Anorexia during pregnancy and premature birth is getting common. Have you ever heard about it?
What is Anorexia?
Anorexia is a very popular eating disorder found in teenage girls, especially those who are underweight. It is characterized by lower body weight, defining 15% lower their BMI (Body Mass Index). Anorexia nervosa affects the pregnancy and even the fetal outcomes. Anorexia during pregnancy can also lead to the delivery of premature babies.
According to the comprehensive study, pregnant women diagnosed with Anorexia are likely to have underweight babies. This makes it essential for women to get screened for it to prevent preterm deliveries.
Even the results from the Eshre’s annual meeting shows the substantial risk of 298% of premature birth and 341% of placental abruption. When compared with mothers without anorexia, life-long mental stability also matters.
IDOFERKORN, MD of the McGill University, Montreal, Canada, will describe the details of the analysis. It was based on data from more than 9 million women with and without anorexia, a severe psychiatric disorder characterized by starvation and malnutrition.
What is Chronic Dieting?
Chronic dieting is linked with eating disorders which mainly comprises unhealthy eating practices, including severe calorie restriction in both men and women diet regularly, following fad diets to reduce weight.
Dr Feferkorn shares the findings on the incidence of small-for-gestational-age newborns as “shockingly higher” in comparison with outcomes for offspring of healthy weight women.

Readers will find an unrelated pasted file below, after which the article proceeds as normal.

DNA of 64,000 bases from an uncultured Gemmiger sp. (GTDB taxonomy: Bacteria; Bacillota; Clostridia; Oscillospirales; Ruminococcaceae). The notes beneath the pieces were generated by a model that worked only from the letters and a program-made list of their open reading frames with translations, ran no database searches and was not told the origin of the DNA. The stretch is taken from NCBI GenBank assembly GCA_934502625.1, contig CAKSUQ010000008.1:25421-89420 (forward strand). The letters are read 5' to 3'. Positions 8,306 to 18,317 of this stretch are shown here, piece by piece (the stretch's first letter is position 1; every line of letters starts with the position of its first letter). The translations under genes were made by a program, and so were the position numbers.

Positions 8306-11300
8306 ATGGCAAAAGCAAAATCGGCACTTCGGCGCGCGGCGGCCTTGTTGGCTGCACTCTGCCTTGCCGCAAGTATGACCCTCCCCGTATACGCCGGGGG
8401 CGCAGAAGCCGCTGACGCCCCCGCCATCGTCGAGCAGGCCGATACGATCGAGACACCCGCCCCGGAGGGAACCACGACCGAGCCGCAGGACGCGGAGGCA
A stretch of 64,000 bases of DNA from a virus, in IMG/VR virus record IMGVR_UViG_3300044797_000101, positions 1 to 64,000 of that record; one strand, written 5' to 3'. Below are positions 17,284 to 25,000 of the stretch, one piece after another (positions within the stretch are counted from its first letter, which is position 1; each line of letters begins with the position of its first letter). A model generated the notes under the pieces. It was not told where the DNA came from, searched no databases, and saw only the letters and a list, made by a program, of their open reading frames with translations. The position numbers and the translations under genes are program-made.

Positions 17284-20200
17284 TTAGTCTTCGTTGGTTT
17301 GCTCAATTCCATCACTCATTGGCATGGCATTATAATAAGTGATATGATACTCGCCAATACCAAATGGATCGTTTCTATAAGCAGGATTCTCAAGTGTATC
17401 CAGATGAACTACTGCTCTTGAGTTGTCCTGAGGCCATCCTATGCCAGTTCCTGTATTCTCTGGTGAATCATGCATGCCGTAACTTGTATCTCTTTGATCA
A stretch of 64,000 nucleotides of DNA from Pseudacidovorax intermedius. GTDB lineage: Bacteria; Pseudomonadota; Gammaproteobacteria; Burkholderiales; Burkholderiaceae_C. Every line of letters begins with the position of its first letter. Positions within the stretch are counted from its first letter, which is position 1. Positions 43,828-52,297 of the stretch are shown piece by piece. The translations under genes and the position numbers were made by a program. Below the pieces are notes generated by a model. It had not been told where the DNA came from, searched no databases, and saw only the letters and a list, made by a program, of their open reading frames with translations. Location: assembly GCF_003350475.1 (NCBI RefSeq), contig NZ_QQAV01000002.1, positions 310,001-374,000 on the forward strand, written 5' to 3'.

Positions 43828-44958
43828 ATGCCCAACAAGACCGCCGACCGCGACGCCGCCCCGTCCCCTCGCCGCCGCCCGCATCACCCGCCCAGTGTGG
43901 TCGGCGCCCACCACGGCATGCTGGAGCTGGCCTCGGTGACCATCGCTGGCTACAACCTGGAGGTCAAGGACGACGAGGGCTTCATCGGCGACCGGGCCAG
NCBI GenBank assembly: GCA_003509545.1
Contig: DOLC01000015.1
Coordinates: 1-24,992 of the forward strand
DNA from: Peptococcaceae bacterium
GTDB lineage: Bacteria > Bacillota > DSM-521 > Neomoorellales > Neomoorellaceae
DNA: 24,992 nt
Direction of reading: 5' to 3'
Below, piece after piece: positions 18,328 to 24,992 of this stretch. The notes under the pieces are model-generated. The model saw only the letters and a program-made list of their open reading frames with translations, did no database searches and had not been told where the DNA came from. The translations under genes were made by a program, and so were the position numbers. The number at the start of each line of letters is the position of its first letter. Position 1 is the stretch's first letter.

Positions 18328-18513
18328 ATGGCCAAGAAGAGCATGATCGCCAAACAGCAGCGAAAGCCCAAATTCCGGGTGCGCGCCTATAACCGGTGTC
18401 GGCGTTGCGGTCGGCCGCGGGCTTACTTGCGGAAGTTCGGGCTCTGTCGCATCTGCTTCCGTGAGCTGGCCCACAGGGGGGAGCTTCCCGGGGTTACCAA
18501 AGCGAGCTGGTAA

What is the link between eating disorder and pregnancy complications?
Do you know that eating disorders leave an impact on menstruation? Even if you have any disorder, you will conceive the way others may be doing. From the result of a study, Dr Feferkorn conveyed a serious health message about the pregnant woman. According to him, there are many fertility specialists who are faced with the dilemma of treating undernourished women. Some of them even refuse to do, so that the joy of parenthood lies with them. All the clinics should have the power and knowledge to deal with such pregnancy complications that may rise for women with anorexia.
As per the database of the US hospital inpatient care records, deliveries that happened between 2004 and 2014 were added, relating the women with anorexia during pregnancy and those without. On the whole, results have shown significant adverse pregnancy outcomes for women with anorexia.
Furthermore, they have shown that the individuals are likely to have another psychiatric problem in addition to their eating disorder, to have thyroid, to be smokers, etc. There are no differences found in the rates for different conditions, affecting women in pregnancy. These included hypertensive diseases, placenta previa, gestational diabetes, bacterial infection chorioamnionitis, and postpartum hemorrhage.
The need for caesarean section was not greater than in women without a diagnosis of anorexia. The study had limitations, including the fact that the authors could not evaluate the severity of anorexia, nor the fulfillment of the treatment. A broader involvement of the findings, said Dr. Feferkorn, is that women should be examined for anorexia before fertility treatment, which current evidence suggests that most doctors do not.